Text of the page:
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Category: Art and Entertainment, Girls

Entirely Connected to Tiffany Shlain

January 21, 2011


The WMC blog is featuring Progressive Girls’ Voices in dispatches from the Sundance Film Festival, as our girl journalists attend feminist film screenings and interview notable leaders and directors. In this installment, Charis Benjamin reflects on director Tiffany Shlain's thoughts on women in film — watch this space for more.

By Charis Benjamin

Charis Benjamin was born in Dallas, Texas, but currently lives in Salt Lake City. She is a Junior at Rowland Hall. She is an advocate for discussing diversity issues, and as a young African-American woman in a state with a 1.3% Black demographic, she has a unique perspective.

The 11 degree Park City weather did not deter the excitement of meeting Tiffany Shlain for an interview about her film Connected. Us four young female bloggers' thrill defrosted our fingers and toes as we prepared for our first interview. Tiffany Shlain's poise and joy made this experience that much more rewarding.

We were able to not only discuss her film, but also her views on women in film-making and her personal experience as a female in fast-paced modern society. Shlain credits her inclusive and supportive upbringing with her success not only as a female film maker, but also as a full time mother. She has not felt pressured to change herself or felt that she is any less appreciated in her field. She also credits the amazing women she has met in the industry and their abilities to inspire her to do her best work with utmost integrity.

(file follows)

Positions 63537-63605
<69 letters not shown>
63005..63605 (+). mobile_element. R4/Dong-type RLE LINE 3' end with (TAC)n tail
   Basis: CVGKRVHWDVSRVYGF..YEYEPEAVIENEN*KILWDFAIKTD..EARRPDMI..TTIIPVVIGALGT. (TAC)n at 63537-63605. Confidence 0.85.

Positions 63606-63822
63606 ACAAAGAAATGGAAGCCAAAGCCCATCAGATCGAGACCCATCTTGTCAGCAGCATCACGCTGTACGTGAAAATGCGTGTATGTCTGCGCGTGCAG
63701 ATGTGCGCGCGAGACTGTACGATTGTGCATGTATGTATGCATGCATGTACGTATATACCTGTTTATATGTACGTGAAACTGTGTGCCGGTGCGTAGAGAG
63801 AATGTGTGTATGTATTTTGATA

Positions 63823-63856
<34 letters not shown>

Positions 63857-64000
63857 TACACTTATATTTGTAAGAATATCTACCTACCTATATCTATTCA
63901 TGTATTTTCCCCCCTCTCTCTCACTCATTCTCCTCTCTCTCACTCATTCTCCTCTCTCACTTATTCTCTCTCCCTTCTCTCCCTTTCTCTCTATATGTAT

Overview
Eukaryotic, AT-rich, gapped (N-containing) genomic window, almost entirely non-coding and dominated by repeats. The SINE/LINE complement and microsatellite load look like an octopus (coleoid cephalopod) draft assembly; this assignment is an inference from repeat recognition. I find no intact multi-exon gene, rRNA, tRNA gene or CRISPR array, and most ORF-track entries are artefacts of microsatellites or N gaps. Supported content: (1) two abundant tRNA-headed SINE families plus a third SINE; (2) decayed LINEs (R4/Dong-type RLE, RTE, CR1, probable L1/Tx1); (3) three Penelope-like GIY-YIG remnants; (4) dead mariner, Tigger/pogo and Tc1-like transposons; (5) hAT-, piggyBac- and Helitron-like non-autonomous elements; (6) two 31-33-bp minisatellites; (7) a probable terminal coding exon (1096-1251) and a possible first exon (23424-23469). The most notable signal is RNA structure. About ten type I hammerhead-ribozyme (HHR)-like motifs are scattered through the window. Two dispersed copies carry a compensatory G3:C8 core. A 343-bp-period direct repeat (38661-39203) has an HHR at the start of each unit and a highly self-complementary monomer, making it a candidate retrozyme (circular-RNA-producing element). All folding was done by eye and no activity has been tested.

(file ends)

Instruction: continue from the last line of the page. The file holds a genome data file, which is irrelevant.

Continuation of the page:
In her eyes, mentoring between the experienced and the new is the best way to encourage young women to join in her footsteps. After viewing Connected, I was impressed by the film's ability to capture my attention. The scenes they show are real, the examples they give are real, and the reality of the power humans have is extremely real. A smart film is one that is easy to relate to, and this is true for Connected. For those who enjoy great visual effects, the animations of this film are exceptional. The visual effects artists were able to play with artifacts from the past and make them come to life.

Though at times comical, these animations never detracted from the message of change for the better that Tiffany Shlain has at the root of her purpose. I wish the best of luck for Tiffany Shlain and her fabulous crew as she goes forward in this 2011 Sundance Film Festival! I also want to thank her for the great interview!